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HIPPA Confidentiality and Your Right to Sue

HIPAA Violation Lawsuit

In Indiana, there are two statutes that govern the disclosure of medical records by medical providers. They are the Health Insurance and Portability Accountability Act (HIPPA) and the Indiana Access to Health Care Records Statute (IAHCRS). The tort of disclosure, the act of a medical provider disclosing someone’s medical records unlawfully, is not recognized in Indiana. However, according to a recent case, someone may have a negligence claim if a medical provider releases someone’s medical records without their permission.

The Case: Henry v. Community Healthcare Sys. Community Hosp.

In this case, Amanda Henry received x-rays at Community Health. A few days after the x-rays, her boss showed her the x-rays on the boss’s phone. Henry later learned that the x-ray technician was the spouse of her boss. She sued Community Health due to the disclosure of her x-rays to her boss without her permission.

The trial court stated that Henry did not have a claim and granted judgement to Community Health, stating that the tort of disclosure was not recognized in Indiana. They also stated that there is no private right of action under either HIPPA or IAHCRS in Indiana.

On appeal, the Indiana Court of Appeals held that the tort of disclosure need not apply here, as Henry alleged enough to support a cause of negligence. Henry was filing a claim that there was a standard of care here, and that standard was not met. That is enough to support a cause of negligence, according to the court. Henry can then use HIPPA to determine what standard of care applies in a case such as this, and then apply that standard of care to the specific facts. The Appellate Court held that the Trial Court erred and sent the case back for further proceedings that were consistent with the Appellate Court’s decision.

How Does This Apply to Other Cases?

This can apply to other cases because HIPPA now creates a standard of care when dealing with patient’s medical records. If a healthcare provider releases medical records without the consent of a patient, then that patient may have a negligence claim depending on the standard of care as determined by HIPPA.

If a healthcare provider does in fact release the records without consent, there is now a way in Indiana to make a claim against that healthcare provider. Prior to this case, because the tort of disclosure was not and still is not recognized in Indiana, it would have been hard for someone to make a claim against a medical provider for disclosing their records without the patient’s consent.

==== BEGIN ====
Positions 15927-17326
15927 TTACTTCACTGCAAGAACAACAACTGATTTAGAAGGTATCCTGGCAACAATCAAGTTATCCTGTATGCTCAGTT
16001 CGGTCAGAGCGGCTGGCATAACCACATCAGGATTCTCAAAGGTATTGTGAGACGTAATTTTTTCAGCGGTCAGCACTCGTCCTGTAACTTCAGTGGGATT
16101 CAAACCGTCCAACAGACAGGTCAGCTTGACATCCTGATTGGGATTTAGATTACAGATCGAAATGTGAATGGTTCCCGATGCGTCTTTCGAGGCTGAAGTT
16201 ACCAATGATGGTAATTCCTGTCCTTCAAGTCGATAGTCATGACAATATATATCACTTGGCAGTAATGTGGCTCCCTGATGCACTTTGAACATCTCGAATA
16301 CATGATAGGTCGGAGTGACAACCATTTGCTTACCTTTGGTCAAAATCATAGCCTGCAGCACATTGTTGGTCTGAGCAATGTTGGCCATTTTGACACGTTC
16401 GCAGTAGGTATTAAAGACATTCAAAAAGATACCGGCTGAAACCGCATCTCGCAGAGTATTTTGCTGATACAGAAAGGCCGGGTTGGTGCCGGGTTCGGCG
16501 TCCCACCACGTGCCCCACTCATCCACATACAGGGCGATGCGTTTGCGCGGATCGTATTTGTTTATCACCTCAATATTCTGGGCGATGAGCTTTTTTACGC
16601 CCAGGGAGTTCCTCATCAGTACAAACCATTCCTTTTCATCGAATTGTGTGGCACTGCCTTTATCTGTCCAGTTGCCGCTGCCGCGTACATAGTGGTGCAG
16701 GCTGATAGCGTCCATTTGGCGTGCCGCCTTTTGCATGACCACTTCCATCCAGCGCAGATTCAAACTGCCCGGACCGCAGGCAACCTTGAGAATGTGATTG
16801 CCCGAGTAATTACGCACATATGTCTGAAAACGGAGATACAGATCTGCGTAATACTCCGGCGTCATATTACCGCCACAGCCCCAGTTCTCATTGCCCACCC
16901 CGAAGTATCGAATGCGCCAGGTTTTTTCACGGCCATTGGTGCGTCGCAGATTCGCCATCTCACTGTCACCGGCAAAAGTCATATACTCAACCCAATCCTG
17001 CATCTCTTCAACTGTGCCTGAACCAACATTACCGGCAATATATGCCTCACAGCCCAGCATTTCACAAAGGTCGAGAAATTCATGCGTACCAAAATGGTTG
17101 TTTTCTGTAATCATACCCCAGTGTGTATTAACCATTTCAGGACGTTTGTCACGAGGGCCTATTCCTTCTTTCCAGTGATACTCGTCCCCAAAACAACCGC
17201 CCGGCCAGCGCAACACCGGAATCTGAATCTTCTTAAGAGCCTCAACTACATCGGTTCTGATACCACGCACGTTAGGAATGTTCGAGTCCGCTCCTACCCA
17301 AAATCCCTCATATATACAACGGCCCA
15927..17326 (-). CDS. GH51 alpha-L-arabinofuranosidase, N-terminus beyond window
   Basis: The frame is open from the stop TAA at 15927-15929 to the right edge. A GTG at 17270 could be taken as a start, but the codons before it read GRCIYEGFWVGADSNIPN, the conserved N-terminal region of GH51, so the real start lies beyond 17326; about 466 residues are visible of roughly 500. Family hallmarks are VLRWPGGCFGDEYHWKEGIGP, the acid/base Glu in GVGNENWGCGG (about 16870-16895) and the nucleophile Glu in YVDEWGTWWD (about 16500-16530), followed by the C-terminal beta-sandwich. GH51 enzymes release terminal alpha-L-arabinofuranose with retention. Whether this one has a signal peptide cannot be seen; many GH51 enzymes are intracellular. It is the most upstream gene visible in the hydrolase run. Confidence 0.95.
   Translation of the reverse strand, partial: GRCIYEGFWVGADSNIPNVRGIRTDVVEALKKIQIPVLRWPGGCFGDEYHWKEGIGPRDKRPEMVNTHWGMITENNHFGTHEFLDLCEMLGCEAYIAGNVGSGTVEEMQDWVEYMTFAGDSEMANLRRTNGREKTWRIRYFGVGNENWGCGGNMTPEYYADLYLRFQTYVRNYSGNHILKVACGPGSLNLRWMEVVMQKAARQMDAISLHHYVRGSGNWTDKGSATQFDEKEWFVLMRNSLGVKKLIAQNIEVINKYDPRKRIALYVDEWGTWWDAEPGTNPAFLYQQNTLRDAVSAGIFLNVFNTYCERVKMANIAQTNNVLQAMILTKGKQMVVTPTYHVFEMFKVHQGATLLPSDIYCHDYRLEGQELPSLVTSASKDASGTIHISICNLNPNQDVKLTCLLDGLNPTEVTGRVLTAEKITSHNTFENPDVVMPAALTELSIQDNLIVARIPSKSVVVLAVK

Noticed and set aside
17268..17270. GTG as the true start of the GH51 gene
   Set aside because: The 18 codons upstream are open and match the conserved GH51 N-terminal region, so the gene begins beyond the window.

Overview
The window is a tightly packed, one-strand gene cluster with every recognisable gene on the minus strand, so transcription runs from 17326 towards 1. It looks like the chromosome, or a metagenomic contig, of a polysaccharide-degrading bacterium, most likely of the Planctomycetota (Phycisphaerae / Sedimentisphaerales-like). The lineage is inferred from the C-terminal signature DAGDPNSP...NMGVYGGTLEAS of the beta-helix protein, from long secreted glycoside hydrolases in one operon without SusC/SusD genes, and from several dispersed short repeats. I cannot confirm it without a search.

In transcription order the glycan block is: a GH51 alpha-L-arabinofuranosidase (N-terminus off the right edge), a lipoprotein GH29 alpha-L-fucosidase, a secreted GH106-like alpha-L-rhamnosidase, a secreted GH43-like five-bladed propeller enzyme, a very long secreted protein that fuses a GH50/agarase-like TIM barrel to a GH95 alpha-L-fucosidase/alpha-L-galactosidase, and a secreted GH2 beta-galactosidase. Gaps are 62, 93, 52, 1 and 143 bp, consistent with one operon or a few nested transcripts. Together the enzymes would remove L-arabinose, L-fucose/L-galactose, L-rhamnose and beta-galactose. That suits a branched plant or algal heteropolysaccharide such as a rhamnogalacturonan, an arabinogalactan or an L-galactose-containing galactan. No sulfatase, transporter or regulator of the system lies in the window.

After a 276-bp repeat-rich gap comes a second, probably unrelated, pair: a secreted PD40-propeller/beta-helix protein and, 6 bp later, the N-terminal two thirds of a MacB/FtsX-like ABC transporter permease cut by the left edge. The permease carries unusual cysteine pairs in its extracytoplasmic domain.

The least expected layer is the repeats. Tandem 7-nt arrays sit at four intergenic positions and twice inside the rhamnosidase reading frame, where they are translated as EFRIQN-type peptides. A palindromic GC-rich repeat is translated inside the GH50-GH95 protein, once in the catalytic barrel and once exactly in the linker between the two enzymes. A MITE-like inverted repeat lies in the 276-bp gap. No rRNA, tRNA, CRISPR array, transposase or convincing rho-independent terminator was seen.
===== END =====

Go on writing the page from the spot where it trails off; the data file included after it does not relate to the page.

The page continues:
However, a patient may now have a negligence claim against the healthcare provider if the healthcare provider failed to meet the standard of care for the patient.

What Should I do if a Healthcare Provider has Released my Medical Records Without Consent?

If a healthcare provider has released your medical records without your consent, you need an experienced attorney who has dealt with claims of negligence. Here at Hurst Limontes LLC, our attorneys have years of experience dealing with negligence claims, and we also have years of experience dealing with claims against healthcare providers and hospitals. Email or Call our offices for a free consultation today!

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    Our Fees

    It cost $0 up front to hire our office. We work on a contingency fee basis, which means you only pay us if we settle your case or obtain a verdict on your behalf.

    If we’re unable to obtain a settlement of verdict for you we eat the costs we’ve advanced to litigate your case, which includes costs for ordering medical records, filing your case, hiring experts, deposing witnesses, and many other things.

    If we do settle your case or obtain a verdict for you our standard rate is 33% of the settlement or verdict, plus reimbursement for the expense we’ve previously advanced. Our fee never increases like some personal injury attorneys, even if we have to take your case to trial.

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